Brian Scalabrine calls out Mark Jackson’s coaching style. Again.

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Golden State won 51 games last season and pushed a very good, deep Clippers team to seven games in the first round. That locker room, led by Stephen Curry, played hard for Mark Jackson and believed what he sold in the locker room. Notice that when Steve Kerr got hired there were not tweets about how Curry or other players about how they looked forward to working with Kerr — that was out of respect to Jackson. Also, we should note up front midway through the season Jackson demoted coach Brian Scalabrine to the D-League.

Scalabrine, back on the media side of the table now, has taken a few shots at Jackson and his coaching style the past few days, saying he didn’t know how to push a team.

The latest came on ESPN Radio’s Doug Gottlieb Show on Thursday. Here are some of his quotes, as transcribed by Diamond Leung of the Bay Area News Group.

“I don’t think championships are given out. I think championships are earned, and I just felt like along the way we thought…something was going to happen. Like it’s OK to be average. It’s OK to be .500. It’s OK to be an eighth seed, ninth seed, or move our way up to a sixth seed. I mean, that’s just not the right mentality if you’re trying to win with a team with a lot of young players.

“Generally, as a staff we really didn’t prepare our team to be championship-caliber nor did we prepare our team to eventually be championship-caliber….

“Taking the easy way out, right?” Scalabrine said. “Like putting (Curry) on not the best player, and that wasn’t his decision. That’s not Steph Curry’s responsibility. Steph wanted to guard Chris Paul. He wanted to guard Tony Parker. I can guarantee you. Everyone that knows Steph Curry knows that he’s like an elite competitor.”

What Curry wants and what is best for the team can two different things. Curry is the focal point of the Golden State offense and a lot of teams with elite coaches take their best offensive guy and don’t give him the toughest defensive job as well, to let the guy rest. Plus, Klay Thompson is just flat out a better defender, so put him on CP3 (or whoever) and let Curry work off the ball. You can give Curry some spot duty on Paul, but you need to keep Curry fresh for the end where he has to be elite.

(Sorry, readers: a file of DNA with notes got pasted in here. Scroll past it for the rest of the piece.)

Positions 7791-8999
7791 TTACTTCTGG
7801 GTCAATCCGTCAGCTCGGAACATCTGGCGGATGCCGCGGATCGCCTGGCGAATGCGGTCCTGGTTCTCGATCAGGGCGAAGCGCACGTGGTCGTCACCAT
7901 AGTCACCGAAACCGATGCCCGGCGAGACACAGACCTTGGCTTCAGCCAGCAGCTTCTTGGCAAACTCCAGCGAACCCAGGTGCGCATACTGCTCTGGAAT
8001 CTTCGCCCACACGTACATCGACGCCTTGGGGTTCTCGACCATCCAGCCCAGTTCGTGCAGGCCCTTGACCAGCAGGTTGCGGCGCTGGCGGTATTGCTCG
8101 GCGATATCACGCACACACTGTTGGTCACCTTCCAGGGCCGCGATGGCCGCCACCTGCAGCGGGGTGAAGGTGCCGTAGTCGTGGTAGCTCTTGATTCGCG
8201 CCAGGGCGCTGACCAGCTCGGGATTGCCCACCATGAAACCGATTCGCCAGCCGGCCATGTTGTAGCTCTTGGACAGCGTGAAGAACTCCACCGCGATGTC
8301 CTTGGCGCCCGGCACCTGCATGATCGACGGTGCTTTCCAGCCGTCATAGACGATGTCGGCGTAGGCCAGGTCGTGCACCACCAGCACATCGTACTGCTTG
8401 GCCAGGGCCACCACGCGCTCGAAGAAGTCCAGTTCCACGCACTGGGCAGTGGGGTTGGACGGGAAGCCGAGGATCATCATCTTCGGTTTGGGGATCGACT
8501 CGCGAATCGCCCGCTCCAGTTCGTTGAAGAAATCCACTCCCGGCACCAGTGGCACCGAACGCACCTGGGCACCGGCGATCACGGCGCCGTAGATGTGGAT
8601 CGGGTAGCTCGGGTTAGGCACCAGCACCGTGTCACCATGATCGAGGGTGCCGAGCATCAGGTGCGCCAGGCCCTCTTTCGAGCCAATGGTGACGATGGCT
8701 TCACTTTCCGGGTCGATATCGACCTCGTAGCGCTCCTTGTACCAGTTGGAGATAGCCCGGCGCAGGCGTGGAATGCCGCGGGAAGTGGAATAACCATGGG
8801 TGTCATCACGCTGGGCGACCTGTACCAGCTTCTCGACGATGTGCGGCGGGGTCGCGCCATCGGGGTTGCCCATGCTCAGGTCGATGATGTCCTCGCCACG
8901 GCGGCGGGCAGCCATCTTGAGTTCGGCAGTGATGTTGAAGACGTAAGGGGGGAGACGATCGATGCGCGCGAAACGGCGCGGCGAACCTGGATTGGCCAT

And again, Curry was one of Jackson’s biggest and most vocal supporters.

Scalabrine’s point through all of this was Jackson treated this too much like a veteran team that already knew how to win and didn’t lean on guys as hard as he needed to. Scalabrine compared him to Doc Rivers (Scalabrine the player won a ring in Boston with him) and the hard-driving Tom Thibodeau. Good role models in some way, but you can lift guys up as a coach with different styles and personalities.

The real question now in Golden State: Can Steve Kerr do better? Another untested coach straight out of the broadcast booth, he has got to get more out of the talent on hand (because apparently this team doesn’t need Kevin Love). If he doesn’t this falls less on Kerr and more on the owners.

Grizzlies beat slumping Pacers, who fall into tie for final playoff spot

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MEMPHIS, Tenn. (AP) — Mike Conley matched his career high with seven 3-pointers on his way to 36 points, helping the Memphis Grizzlies rout the Indiana Pacers 110-97 on Wednesday night.

Vince Carter had 21 points and eight rebounds, and Zach Randolph finished with 17 points as Memphis snapped a four-game losing streak. Conley went 13 for 21 from the field.

Paul George led the Pacers with 22 points, Aaron Brooks, who provided an early spark from outside the arc, had 18 points, and Thaddeus Young finished with 16.

Indiana lost for the fourth time in five games.

Memphis played without All-Star center Marc Gasol, who missed his third straight game with a left foot strain. But Conley helped the Grizzlies get off the fast start, and Pacers were never able to catch up.

Memphis led by as many as 22 in the second quarter and carried a 72-53 advantage into the break. Conley scored 22 points in the first half, and the Grizzlies went 10 for 17 from beyond the arc in the first two periods.